The intermediate and high sliding gear and the low and reverse sliding gear are now fitted to exceptionally close limits on the trans- mission main shaft. In addition the parts are selectively assembled. This procedure insures extremely accurate fitting and it eliminates any possibility of the gears coming out of mesh. The new dimensions of these parts are as follows:

((610))

Transmission main shaft A-7061 (See “D,” Fig 610) changed outside diameter from 1.2465/12475 to 1.2485/1.249 Width of splines (See “W,” Fig. 610) changed from .3095/.3115 to .308/.309.

Transmission low and reverse sliding gear A-7100 and transmission high and intermediate sliding gear A-7101, the large diameter of the splined hole in these parts has been changed from 1.2490/1.2505 to 1.2495/1.2505.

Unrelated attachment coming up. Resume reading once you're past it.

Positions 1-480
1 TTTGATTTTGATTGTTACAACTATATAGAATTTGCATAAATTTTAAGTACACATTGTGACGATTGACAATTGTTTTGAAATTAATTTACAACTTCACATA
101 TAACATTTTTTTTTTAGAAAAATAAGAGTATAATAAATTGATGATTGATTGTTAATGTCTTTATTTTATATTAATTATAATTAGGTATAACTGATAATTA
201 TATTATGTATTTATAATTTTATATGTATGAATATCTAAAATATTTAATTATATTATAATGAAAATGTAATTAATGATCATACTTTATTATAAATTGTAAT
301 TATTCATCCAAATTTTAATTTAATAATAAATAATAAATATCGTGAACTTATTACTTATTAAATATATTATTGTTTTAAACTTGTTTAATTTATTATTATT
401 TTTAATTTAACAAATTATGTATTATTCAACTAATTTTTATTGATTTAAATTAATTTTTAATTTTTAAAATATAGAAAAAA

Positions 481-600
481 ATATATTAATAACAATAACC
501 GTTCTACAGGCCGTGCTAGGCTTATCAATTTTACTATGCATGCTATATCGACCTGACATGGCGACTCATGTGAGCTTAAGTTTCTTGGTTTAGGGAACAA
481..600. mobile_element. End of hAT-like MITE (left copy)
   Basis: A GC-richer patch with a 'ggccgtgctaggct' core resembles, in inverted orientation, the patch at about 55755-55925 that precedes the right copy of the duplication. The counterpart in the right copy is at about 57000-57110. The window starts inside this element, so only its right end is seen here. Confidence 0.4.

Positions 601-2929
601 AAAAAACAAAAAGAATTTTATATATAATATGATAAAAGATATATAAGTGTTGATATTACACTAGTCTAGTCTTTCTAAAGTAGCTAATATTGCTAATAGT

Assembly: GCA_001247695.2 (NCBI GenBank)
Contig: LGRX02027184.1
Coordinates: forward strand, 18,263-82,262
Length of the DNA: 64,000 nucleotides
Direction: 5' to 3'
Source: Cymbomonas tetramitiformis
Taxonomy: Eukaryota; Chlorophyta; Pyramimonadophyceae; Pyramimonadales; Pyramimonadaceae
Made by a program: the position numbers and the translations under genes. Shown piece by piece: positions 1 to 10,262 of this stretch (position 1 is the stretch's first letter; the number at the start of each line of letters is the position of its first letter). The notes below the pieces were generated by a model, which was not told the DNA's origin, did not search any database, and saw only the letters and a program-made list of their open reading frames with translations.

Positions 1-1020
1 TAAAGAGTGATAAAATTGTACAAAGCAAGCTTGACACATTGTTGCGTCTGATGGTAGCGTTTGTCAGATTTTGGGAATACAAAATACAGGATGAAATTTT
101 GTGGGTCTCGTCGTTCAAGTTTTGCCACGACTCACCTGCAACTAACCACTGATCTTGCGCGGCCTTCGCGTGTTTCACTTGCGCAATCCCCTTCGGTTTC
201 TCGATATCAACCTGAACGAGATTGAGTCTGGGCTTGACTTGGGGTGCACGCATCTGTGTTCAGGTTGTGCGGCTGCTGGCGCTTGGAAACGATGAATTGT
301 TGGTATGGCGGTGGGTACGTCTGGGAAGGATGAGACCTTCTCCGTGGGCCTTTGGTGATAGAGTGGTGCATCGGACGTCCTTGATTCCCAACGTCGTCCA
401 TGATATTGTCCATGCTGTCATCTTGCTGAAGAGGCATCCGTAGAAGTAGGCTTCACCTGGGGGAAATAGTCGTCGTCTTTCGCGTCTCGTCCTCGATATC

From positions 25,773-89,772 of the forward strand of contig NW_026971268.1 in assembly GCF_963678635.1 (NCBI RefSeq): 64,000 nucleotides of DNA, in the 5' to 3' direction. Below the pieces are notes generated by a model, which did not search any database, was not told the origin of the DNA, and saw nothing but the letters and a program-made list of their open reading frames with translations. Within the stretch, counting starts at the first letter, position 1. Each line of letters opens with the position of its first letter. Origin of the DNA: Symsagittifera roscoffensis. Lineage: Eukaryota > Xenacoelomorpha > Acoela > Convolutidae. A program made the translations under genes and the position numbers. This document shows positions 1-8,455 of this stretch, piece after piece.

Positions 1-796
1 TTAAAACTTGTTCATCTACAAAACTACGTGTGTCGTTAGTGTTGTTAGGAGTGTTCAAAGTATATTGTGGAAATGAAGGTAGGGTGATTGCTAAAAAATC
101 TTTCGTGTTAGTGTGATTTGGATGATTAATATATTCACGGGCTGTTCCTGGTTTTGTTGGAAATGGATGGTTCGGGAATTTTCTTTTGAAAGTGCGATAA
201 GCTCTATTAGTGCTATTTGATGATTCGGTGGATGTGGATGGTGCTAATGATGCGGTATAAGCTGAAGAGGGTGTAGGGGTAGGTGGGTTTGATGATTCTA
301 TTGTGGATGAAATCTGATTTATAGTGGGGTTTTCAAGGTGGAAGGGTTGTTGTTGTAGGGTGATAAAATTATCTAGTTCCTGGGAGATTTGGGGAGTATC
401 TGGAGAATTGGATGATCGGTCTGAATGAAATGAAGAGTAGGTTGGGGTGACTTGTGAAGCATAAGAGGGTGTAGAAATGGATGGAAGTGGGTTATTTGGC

Due to the close limits to which these parts are held it will be necessary when installing new shaft and gears to assemble the parts by selective fit.

Installation of A-11350 Special Replacement Starter (Bendix) Drive

Installation of A-11350 Special Replacement Starter (Bendix) Drive

On Model “A” cars and trucks in production since early October, 1928, the A-11350-C 8/10 pitch bendix drive has been used. For this drive the starting motor armature shaft has a diameter of 5/8-inch. This drive has a special form of ten tooth pinion and we call your attention to the fact that it is not inter- changeable with the standard 8/10 pitch ten tooth pinion T-1883.